Captopril: a new treatment for rheumatoid arthritis?

Lancet. 1984 Jun 16;1(8390):1325-8. doi: 10.1016/s0140-6736(84)91821-x.


Captopril, an inhibitor of angiotensin converting enzyme, is prescribed for hypertension. Its molecular structure shares features with D-penicillamine, in that both agents contain a thiol group. In addition, captopril has immunosuppressant activity. Captopril was therefore considered a potential slow-acting drug for treating rheumatoid arthritis. In an open study 15 patients with active arthritis were treated with captopril and followed for 48 weeks. Two-thirds of the patients reported improved arthritis symptoms, and significant changes were seen in several clinical and biochemical measurements, notably Ritchie articular index, clinical score, plasma viscosity, and C-reactive protein. Side-effects were generally mild and included transient taste loss, rashes, and hypotension. Only 2 patients withdrew as a result of drug intolerance.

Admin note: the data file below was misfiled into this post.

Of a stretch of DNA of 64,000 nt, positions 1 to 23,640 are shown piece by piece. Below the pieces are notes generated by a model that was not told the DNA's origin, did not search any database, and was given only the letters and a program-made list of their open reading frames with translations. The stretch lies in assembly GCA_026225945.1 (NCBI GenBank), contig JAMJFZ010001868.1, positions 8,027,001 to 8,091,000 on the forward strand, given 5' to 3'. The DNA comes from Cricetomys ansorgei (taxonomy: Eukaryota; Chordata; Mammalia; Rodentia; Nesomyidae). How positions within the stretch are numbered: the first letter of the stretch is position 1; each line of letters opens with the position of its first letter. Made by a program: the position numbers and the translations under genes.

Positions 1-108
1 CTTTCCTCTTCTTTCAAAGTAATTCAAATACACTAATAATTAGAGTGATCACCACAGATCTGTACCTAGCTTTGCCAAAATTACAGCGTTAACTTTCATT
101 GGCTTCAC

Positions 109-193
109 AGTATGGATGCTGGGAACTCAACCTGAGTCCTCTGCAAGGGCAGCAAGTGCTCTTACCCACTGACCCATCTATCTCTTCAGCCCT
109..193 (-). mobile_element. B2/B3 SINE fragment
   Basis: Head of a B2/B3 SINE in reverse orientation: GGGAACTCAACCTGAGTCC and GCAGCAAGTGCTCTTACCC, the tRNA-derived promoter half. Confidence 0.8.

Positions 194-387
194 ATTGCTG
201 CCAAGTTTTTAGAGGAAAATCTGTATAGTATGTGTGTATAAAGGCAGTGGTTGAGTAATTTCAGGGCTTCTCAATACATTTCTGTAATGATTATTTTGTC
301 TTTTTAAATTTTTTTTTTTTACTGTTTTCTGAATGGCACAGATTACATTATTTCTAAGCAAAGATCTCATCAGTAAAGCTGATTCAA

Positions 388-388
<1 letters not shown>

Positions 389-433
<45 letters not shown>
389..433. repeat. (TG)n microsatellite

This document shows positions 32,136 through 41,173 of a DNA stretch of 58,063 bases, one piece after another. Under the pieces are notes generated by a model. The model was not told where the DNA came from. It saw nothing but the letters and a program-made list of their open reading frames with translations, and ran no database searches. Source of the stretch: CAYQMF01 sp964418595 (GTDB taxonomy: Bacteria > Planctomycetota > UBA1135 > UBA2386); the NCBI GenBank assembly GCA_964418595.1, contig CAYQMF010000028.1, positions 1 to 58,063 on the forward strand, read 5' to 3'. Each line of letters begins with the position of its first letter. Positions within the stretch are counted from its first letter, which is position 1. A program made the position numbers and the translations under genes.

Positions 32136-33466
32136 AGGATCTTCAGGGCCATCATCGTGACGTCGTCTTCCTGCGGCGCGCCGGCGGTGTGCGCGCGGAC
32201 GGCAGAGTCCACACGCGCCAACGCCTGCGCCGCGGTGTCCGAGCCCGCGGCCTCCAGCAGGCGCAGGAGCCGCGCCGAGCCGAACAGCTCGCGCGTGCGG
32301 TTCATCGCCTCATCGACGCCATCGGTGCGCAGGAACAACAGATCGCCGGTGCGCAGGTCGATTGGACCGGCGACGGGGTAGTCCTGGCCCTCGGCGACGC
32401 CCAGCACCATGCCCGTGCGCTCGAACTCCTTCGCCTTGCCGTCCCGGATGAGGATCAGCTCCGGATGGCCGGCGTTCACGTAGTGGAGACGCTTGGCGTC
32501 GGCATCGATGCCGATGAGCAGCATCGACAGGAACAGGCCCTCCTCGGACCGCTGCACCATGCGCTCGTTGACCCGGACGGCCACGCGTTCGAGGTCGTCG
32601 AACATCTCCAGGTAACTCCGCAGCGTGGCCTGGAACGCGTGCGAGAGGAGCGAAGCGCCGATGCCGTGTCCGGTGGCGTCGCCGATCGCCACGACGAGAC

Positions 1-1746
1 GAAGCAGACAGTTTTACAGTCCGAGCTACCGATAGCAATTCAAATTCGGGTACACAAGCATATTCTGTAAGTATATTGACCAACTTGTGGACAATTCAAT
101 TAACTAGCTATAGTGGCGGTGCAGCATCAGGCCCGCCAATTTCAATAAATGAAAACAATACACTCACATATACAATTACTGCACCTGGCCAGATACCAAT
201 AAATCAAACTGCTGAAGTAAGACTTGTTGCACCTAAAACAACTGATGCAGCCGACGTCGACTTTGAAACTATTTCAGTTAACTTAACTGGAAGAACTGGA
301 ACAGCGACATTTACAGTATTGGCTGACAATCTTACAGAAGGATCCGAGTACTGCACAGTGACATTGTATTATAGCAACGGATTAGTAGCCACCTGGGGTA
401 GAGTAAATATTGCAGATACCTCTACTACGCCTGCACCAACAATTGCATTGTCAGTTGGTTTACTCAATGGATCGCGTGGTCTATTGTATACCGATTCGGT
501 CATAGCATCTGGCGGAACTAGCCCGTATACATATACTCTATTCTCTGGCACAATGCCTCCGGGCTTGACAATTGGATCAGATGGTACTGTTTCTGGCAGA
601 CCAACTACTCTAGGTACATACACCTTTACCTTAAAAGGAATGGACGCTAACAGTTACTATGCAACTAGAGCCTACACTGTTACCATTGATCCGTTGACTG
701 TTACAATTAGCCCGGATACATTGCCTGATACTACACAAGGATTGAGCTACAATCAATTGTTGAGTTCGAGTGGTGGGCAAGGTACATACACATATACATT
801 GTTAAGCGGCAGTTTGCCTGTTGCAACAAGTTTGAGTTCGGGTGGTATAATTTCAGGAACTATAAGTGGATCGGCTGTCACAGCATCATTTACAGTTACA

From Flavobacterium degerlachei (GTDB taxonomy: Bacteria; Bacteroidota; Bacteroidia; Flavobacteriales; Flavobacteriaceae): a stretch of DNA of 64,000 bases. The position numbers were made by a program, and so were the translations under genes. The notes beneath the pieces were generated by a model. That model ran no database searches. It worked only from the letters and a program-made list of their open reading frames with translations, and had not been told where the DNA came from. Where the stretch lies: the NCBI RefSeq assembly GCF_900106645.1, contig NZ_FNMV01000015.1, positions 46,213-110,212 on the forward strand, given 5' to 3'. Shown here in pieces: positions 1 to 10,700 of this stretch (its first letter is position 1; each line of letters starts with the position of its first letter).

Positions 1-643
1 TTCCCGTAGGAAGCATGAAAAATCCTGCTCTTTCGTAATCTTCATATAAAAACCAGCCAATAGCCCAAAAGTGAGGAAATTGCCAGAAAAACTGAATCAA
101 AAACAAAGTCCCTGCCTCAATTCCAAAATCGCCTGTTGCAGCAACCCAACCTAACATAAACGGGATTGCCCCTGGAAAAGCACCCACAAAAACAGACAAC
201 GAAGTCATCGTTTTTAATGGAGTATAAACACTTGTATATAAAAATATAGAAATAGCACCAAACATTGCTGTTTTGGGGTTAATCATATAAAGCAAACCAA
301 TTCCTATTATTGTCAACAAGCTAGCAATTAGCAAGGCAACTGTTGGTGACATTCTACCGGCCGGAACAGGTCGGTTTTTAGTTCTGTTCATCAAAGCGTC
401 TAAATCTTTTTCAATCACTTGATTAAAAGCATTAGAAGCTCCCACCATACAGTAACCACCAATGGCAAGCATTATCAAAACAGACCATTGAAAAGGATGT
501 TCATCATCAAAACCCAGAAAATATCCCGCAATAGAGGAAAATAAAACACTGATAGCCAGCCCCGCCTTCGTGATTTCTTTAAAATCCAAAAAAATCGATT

Publication types

  • Clinical Trial
  • Comparative Study

MeSH terms

  • Adult
  • Aged
  • Arthritis, Rheumatoid / blood
  • Arthritis, Rheumatoid / drug therapy*
  • Captopril / adverse effects
  • Captopril / therapeutic use*
  • Clinical Trials as Topic
  • Double-Blind Method
  • Female
  • Humans
  • Hypotension / chemically induced
  • Male
  • Middle Aged
  • Penicillamine / therapeutic use
  • Proline / analogs & derivatives*


  • Proline
  • Captopril
  • Penicillamine